Shooting the milky way from underwater
I’m Mark Gee and I’m a time-lapse filmmaker and photographer in Wellington, New Zealand. When it comes to my time-lapse and my creative work in general, I’m always trying to think outside the box of how I can do things in new and creative ways. Especially things that haven’t been done before. So I shot the milky way over and underwater at the same time:
A few years back, I shot a short film of an underwater motion control time-lapse called “Down Under” using the Syrp motion control systems and a GoPro. Setting up the motion control part of the shots were somewhat of a challenge. But nowhere near the challenge of what I wanted to attempt next.
I wanted to take that concept further and shoot an under/over water time-lapse at night. The goal was capturing underwater life in rock pools and the Milky Way rising overhead. I knew I couldn’t use a GoPro anymore, as they couldn’t capture the detail and clarity I wanted in the night sky even with their night mode. So I began to look into underwater housings for my Nikon D850. I purchased an Aquatech housing and dome port suitable for my 14-24mm f/2.8 Nikon lens.
The concept going about of the actual underwater time-lapse was the same as what I had previously done with the GoPro. I simply turned my slider upside down and underslung my Syrp Genie from it. The camera housing would hang under that and be submerged halfway under water.
The first attempts
For my first attempts of actually taking a photo, I used a tripod in the water, and underslung the housing from that. It was there that I learnt that pulling off what I had in mind was going to be so much harder than I thought.
Firstly was the issue of exposure – water absorbs light in ways air doesn’t. So when exposing for the Milky Way for the top half of my frame, I found the underwater part was way underexposed. I tested out various lighting set-ups and ended up using lume cubes underwater. These worked well as I could also take their brightness down to a very low level with the lume cube app.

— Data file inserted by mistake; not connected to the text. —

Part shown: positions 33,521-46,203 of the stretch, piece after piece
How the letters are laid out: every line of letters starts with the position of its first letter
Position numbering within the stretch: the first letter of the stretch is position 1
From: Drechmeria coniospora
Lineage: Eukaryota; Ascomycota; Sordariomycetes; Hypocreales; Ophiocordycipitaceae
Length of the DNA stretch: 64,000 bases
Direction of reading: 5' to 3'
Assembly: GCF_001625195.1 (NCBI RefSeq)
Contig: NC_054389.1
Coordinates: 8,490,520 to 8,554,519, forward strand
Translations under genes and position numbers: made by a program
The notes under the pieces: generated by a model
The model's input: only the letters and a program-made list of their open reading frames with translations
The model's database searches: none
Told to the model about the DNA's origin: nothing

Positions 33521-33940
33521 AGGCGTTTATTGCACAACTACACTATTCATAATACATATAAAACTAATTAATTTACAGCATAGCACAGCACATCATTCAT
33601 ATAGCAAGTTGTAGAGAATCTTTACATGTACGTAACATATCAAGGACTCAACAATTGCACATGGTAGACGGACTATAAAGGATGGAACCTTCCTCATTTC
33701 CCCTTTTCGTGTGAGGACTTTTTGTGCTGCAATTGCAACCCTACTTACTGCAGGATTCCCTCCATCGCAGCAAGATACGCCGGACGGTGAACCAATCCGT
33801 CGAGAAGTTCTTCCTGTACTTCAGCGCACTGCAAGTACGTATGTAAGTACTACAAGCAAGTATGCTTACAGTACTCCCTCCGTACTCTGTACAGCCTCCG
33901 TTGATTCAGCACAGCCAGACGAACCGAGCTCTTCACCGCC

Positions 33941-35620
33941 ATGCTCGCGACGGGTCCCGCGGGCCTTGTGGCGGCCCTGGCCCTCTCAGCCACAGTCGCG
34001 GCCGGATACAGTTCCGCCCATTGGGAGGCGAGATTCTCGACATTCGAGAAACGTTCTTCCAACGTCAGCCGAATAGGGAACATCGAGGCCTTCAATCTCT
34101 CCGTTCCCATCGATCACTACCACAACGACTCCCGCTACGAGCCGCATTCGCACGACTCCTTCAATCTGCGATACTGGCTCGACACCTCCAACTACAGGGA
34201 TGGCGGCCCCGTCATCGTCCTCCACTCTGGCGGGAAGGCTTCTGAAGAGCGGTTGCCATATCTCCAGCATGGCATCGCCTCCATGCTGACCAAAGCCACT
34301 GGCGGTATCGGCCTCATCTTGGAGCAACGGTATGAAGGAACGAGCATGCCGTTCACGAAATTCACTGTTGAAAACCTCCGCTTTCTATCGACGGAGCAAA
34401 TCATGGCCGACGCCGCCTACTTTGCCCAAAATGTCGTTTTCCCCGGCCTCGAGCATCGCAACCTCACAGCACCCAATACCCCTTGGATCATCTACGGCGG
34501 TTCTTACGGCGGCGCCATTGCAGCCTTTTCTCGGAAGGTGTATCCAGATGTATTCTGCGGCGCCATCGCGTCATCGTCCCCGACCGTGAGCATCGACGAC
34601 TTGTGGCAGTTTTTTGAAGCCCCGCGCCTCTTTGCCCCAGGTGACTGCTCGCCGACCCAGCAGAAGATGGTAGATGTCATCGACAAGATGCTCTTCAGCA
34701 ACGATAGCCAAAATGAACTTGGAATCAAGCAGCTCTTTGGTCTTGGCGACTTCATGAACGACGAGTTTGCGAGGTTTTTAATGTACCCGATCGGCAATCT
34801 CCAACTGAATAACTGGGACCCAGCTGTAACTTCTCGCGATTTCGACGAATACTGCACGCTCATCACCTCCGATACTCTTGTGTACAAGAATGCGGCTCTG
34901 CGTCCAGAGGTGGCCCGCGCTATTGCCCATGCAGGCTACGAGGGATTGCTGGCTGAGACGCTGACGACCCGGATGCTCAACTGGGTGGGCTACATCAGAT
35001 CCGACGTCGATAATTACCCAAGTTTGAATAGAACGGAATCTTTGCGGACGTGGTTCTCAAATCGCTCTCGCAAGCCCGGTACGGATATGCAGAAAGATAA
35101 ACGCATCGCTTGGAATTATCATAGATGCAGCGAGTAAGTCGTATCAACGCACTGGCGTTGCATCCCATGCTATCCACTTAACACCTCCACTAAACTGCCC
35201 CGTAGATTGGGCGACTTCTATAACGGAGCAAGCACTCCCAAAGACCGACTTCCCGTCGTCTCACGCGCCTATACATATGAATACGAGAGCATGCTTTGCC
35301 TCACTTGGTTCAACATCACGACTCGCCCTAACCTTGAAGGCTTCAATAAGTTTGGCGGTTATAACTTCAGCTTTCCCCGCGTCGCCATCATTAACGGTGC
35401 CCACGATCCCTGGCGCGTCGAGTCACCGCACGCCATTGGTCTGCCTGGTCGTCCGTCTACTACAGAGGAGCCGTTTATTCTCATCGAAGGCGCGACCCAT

The next challenge was depth of field. I wanted to show off both the underwater world and night sky in my time-lapse. But couldn’t get a large enough depth of field to have both in focus at the same time. So I started thinking of how I could either manually or automatically do focus pulls so I could feature both.
Since my camera was in a housing, I wasn’t able to adjust focus with the focus ring. So I started experimenting with firstly the Nikon built in focus stacker, and then various other apps like Helicon Focus. I had some success with the Helicon Focus. But at times it became frustrating when the app lost connection to the camera, and I couldn’t run a time-lapse at the same time.
Fortunately I’ve got a programming friend who’s also into photography. I explained my issues, and he built me an app for my laptop that had a basic time-lapse module and focusing controls. The beauty with this was I could control the focus of my lens in steps while the time-lapse was going at the same time. And I could tether my laptop directly to the camera in the water housing through a port built for a flash connection.
A year of work
Overall it took me about a year of trial and error, from my first attempts of under/over water stills, to a successful under/over water time-lapse with a focus pull. Apart from the technical challenges, I also had other factors to contend with, including racing against tides and bad weather. And other mishaps like when I actually dropped an external battery that was powering my camera into the water. Fortunately that didn’t damage the electronics of my camera. I also had a rogue wave that washed over into the rock pool I was shooting in one night, and totally knocked my rig over onto the rocks at the side of the pool.
Perseverance pays off
Despite all of this I kept going, learning from my mistakes and mishaps. And earlier this month, I finally nailed it. It’s still not technically perfect and I have a few more things to work out. But it was the best result to date. I found a great location. And the tides and weather were perfect! The time-lapse was meant to also be a day to night under/over water astro time-lapse. But I had technical issues with the set-up, and missed my day time start by 40 minutes. Still I’m absolutely wrapped in the way it turned out. And I can’t wait to get out there again to shoot more.
Many thanks to Mark Gee for sharing his story here on Time Lapse Magazine! Check out his website theartofnight.com and Instagram!
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